The tourism industry has never seen a downfall this bad. The coronavirus pandemic hit hard, and the industry has lost billions of dollars. However, the downfall of the industry also took a toll on businesses and local communities nationwide.
Scottie Brown owns a zoo just outside of Charlotte, and he has felt the impact from the lack of tourism to the state. Brown says in order to get through the pandemic he had to sell more than two hundred of his animals.
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“We shut down for several weeks… and we got scared,” Brown said.
Unlike many businesses while the zoo was shutdown Brown still had to provide food for the animals and pay employees to feed them.
“With a zoo you got to feed the animals every day, and the employees have to work, and I’ve got to pay them,” Brown said.
To keep their door opens Brown turned his zoo into a drive through zoo, one of the largest in the state of North Carolina.
“With nothing else in town people came here and it went crazy,” Brown said.
However, a lot of businesses couldn’t come up with a backup plan to make it through the pandemic. Wit Tuttell, the director of visit North Carolina says the tourism industry has never experienced anything like this before.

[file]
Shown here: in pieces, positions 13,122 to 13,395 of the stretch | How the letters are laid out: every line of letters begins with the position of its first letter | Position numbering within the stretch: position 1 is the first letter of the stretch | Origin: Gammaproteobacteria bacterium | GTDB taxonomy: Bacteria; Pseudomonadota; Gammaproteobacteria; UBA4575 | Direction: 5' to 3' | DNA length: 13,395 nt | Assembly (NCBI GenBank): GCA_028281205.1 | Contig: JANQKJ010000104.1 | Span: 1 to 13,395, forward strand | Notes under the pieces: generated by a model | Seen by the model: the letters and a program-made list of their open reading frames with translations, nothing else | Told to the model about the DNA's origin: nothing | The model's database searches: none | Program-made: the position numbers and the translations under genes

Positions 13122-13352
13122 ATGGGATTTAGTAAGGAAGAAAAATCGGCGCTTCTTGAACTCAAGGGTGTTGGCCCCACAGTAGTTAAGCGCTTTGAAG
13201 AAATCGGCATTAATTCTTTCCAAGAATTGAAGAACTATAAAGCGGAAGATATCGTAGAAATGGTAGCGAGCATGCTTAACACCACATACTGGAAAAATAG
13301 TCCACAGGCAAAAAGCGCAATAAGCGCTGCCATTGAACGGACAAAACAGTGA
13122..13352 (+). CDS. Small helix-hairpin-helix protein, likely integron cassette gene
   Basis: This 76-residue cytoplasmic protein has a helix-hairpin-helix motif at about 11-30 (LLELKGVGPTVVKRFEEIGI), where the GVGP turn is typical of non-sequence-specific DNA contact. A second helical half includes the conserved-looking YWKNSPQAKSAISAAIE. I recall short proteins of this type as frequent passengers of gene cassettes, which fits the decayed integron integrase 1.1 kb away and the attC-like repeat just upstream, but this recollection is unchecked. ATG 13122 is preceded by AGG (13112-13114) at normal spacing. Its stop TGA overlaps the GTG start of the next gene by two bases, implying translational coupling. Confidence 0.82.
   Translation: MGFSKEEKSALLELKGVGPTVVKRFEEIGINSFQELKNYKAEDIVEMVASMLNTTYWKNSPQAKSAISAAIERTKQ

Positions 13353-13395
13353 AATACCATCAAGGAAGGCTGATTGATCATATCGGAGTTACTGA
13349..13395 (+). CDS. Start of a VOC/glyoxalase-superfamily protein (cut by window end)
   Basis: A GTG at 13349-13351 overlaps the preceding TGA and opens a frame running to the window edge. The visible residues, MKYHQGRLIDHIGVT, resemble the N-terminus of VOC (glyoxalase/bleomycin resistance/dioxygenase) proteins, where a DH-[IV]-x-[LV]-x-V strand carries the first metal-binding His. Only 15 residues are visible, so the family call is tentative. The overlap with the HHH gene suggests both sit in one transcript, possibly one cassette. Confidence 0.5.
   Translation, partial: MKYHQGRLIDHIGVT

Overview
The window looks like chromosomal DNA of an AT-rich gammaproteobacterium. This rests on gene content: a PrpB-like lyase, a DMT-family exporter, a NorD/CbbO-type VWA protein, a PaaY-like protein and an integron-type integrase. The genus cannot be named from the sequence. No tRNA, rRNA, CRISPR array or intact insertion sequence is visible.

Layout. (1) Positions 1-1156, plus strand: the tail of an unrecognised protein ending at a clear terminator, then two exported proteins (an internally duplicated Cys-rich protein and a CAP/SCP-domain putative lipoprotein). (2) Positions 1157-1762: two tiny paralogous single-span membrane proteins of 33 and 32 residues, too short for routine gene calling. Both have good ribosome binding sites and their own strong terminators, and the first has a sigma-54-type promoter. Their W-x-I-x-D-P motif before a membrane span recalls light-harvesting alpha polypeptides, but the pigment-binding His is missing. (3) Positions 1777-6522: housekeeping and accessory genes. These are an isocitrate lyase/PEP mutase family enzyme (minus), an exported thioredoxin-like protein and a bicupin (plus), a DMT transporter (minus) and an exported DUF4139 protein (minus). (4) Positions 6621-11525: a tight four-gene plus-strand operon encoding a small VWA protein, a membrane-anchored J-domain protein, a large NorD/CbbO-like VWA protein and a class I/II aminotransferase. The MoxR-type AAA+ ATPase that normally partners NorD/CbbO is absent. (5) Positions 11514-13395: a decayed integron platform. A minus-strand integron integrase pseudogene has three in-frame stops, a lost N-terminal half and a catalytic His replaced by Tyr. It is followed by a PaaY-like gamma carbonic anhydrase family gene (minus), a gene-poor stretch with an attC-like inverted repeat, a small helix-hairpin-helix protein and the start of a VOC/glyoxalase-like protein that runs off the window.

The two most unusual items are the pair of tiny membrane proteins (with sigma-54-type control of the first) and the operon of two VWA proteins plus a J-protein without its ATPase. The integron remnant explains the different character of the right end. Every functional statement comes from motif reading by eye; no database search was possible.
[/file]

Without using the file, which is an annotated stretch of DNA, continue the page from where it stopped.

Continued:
“When COVID hit in March it was like we hit a wall, never seen anything like it. This is an industry that has seen its share of natural disasters and crisis…you think you’ve seen everything, but we’ve never seen anything that was as devastating as this. It was like a wall went up and tourism stopped”” Tuttell said.
Tuttell says over one hundred thousand people are still unemployed in the tourism industry in North Carolina.
“It’s one of North Carolina’s largest industries. We’re the sixth most visited state in the country. Visitors spend about 26.7 billion dollars every year in the state, and it employs almost 500,000 people,” Tuttell said.
However, Tuttell says the state saw and 80 percent decrease in visitor spending. “It went from visitors spending about 500 million dollars a week in the state to about 80 million dollars,” Tuttell said.
Local business owners say the decline of the tourism industry hit them the hardest.
“I think what really hurt is it was the smaller, local businesses that really had that authentic North Carolina flare that probably saw the worst of the damage,” Tuttell said.
For instance, Sabor Latin Street Grill in uptown Charlotte says they are still recovering from the set back that the pandemic caused.
The owner of Sabor Restaurant, Dalton Espaillat says they opened their first store in 2013 and now they have over a dozen restaurants across the country.
“We lost 80% of the business in the downtown area, many of the locations here have shut down, many of the restaurants,” Espaillat said.
Espaillat says their online platforms saved them from having to shut down there stores completely.
“It’s not a lot of people that live in the downtown area to sustain everybody operation,” Espaillat said.
Espaillat says business has never gotten back to normal since the pandemic.
“Every single month I’m hoping for things to come back up, you know we’re a year into this and I never expected it to take this long,” Espiallat said.
Both businesses say the economic relief from the government has been a blessing, and there is more relief on the way. After the government passed the 1.9 trillion-dollar covid relief bill.